4 Alternative Building Materials to Consider for Different Climates

Building materials are often matched to meet the conditions that the local environment presents, and that would include non-standard construction items. With green living becoming a focus of builders, engineers, and local politicians, you will find that alternative materials will become part of most future construction. Many building material alternatives are not only as strong as traditional components, they are often made with natural resources that are also sustainable. Alternatives are available everywhere, and the following four materials function well in various climates. Lumber Timber is something that is being used nowadays for more than cabin homes or for framing subdivisions. Contractors are using wood for a variety of tasks that range from interior paneling in place of drywall to wheelchair ramps for residential applications. With a natural resistance to changing weather, moisture, wind and even seismic activity, wood makes a great choice over concrete or steel in coastal regions, especially along the west coast. This alternative is natural and can be forested in sustainable ways, allowing it to meet future demands at lower costs. Adobe Bricks Not only are they durable, but they are also easy to cut and shape for a variety of tasks. These bricks and can do well when handling moisture and they are fireproof. Their soundproof qualities would prove beneficial in urban settings. With all things considered, adobe bricks could easily substitute traditional brick building materials in any temperate climate. Geopolymer Concrete Outside of water, concrete is the most used construction material in the world. One of the weaknesses of traditional Portland concrete has been its susceptibility to heat that can cause thermal cracking. Geopolymer concrete can make an excellent alternative in warmer climates, where an additive can be added to it that reduces or eliminates cracks from high temperatures over time. The geopolymer is also more environmentally friendly, as the CO2 generated during production is less than that made when creating traditional cement products.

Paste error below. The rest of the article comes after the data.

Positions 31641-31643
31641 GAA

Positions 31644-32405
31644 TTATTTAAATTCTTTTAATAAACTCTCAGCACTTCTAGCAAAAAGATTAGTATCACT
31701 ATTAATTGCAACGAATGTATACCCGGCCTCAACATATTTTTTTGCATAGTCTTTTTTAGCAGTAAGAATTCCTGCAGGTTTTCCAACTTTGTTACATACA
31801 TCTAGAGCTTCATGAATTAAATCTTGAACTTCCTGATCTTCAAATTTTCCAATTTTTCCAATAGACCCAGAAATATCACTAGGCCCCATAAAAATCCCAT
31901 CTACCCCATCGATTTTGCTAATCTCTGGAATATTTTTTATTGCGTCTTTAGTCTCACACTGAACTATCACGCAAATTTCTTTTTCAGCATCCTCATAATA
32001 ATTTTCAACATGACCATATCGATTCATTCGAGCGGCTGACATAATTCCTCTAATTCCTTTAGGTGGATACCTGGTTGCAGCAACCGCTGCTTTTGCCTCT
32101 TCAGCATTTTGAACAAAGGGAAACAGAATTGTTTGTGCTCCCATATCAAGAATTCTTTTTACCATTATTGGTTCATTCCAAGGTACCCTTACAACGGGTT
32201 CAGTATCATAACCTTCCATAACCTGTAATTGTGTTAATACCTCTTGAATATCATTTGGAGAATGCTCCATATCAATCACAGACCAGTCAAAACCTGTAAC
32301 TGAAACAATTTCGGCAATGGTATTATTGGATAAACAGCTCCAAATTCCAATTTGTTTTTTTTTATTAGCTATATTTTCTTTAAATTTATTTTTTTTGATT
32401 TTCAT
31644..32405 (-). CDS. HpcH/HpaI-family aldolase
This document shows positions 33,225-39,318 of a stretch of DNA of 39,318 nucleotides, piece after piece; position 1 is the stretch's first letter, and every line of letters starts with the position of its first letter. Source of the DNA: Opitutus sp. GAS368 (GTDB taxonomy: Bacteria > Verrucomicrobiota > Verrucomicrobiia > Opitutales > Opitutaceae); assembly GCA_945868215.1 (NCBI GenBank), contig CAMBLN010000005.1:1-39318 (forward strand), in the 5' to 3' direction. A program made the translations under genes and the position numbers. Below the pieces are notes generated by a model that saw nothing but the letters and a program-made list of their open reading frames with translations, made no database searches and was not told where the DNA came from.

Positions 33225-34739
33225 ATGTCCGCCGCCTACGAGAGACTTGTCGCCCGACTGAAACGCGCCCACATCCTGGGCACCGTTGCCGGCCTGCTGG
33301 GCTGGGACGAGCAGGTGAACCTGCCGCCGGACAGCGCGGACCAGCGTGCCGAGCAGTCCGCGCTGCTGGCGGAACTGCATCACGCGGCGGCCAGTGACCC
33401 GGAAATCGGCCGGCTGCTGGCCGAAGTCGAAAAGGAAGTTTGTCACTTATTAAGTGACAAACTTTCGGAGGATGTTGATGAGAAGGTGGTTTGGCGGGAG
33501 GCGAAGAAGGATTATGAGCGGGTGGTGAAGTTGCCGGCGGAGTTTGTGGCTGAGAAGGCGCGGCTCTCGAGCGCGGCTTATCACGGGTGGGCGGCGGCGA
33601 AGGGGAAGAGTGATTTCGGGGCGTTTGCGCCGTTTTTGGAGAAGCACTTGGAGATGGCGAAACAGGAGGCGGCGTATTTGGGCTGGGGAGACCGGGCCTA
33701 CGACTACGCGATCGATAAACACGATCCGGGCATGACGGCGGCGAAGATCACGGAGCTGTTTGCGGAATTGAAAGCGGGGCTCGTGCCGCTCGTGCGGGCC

Clay, Dirt, and Stone

This ancient building material is making a comeback as an alternative to many of the same materials that replaced earthen building materials in recent centuries. It has excellent insulating properties that help to maintain a mild temperature inside of structures that use it. While often associated with developing countries and rural settings, this alternative building material could prove beneficial in cooler climates where a large portion of public utilities is used to keep interiors warm during the winter. Article submitted by Emma Sturgis

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